Electrochemical Characterisation of thiols and di-sulphide Modified Gold Nanoparticles in a Physiological Medium

Mistry, Roshni (2020). Electrochemical Characterisation of thiols and di-sulphide Modified Gold Nanoparticles in a Physiological Medium. University of Birmingham. M.Res.

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Many different biosensors are currently used in medicinal applications to help detect pathogens and toxins.1 Current techniques, such as PCR (polymerase chain reaction) and immunological based detection lack in versatility, are expensive and complicated to use.2–4 Due to these limitations, there is an increasing need for rapid, real-time, selective and low cost techniques. 5
Advancements in nanotechnology and the use of surface modified gold nanoparticles could potentially overcome these present-day limitations, leading to new areas of detection using nano-biosensors. 1
In addition, the use of electrochemical biosensors have successfully been used in the detection of bacteria and pathogens without many of the limitations listed above. Electrochemical biosensors are based on the idea that electrochemical species, such as electrons, are consumed or generated and produce an electrochemical signal; which can be measured by an electrochemical detector.6
Here, gold nanoparticles were synthesized by the colloidal seed mediated method. The characterisation of gold nanoparticles were performed by UV-Vis, TEM, SEM and XRD. The electrochemical cleansing of the gold nanoparticles was also characterised by using Pb underpotential deposition.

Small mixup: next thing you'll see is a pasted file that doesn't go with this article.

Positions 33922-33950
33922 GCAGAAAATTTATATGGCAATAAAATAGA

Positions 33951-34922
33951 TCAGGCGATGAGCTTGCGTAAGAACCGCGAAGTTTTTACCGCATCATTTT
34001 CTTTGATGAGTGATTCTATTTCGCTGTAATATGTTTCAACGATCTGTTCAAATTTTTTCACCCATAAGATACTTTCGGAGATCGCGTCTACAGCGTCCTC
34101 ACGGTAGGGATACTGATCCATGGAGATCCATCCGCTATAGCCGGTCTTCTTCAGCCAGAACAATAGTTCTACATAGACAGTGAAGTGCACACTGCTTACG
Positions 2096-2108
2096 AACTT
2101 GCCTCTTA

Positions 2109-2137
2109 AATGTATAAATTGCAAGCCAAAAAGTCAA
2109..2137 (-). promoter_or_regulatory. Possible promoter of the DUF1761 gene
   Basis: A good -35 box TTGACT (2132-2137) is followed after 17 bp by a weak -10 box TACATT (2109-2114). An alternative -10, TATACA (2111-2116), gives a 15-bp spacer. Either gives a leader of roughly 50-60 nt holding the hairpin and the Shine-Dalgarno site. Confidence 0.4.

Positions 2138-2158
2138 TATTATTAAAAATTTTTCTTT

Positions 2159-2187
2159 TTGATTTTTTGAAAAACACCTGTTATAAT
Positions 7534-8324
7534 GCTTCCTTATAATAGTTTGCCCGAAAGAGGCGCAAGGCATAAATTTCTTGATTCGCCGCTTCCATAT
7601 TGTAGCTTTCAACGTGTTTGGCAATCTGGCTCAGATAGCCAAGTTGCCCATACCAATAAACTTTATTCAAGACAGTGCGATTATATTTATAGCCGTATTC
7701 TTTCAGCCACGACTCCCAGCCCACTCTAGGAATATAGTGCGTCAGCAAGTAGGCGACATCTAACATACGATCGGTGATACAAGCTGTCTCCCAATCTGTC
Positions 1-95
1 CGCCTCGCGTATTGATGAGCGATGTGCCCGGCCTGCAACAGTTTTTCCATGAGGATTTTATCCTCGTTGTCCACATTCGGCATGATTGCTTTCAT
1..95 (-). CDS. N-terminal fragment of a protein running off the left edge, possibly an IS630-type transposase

In order to make a platform to detect toxins, modification was required to the gold nanoparticles in order to start designing the building blocks of the electrochemical biosensor.
The stability of the functionalised gold nanoparticles by molecules 1,4-dithiothreitol, thioctic acid and 3-mercaptopropionic acid were monitored by cyclic voltammetry, whilst in a neutral medium. From the three different molecules, experiments demonstrate that the disulphides are more stable at negative potentials in comparison to the thiol, as a result of having two coordinating sulphur atoms in their structure.
The most stable thiol or disulphide is most desirable as the fundamental part of the sensor is the sulphur containing molecule. From all three molecules, thioctic acid desorption from the electrode surface occurred at the lowest potentials, therefore the most stable and most suitable out of three molecules if used for sensing.

Type of Work: Thesis (Masters by Research > M.Res.)
Award Type: Masters by Research > M.Res.
Licence: All rights reserved
School or Department: School of Chemistry
Funders: None/not applicable
Subjects: Q Science > QD Chemistry
URI: http://etheses.bham.ac.uk/id/eprint/11128


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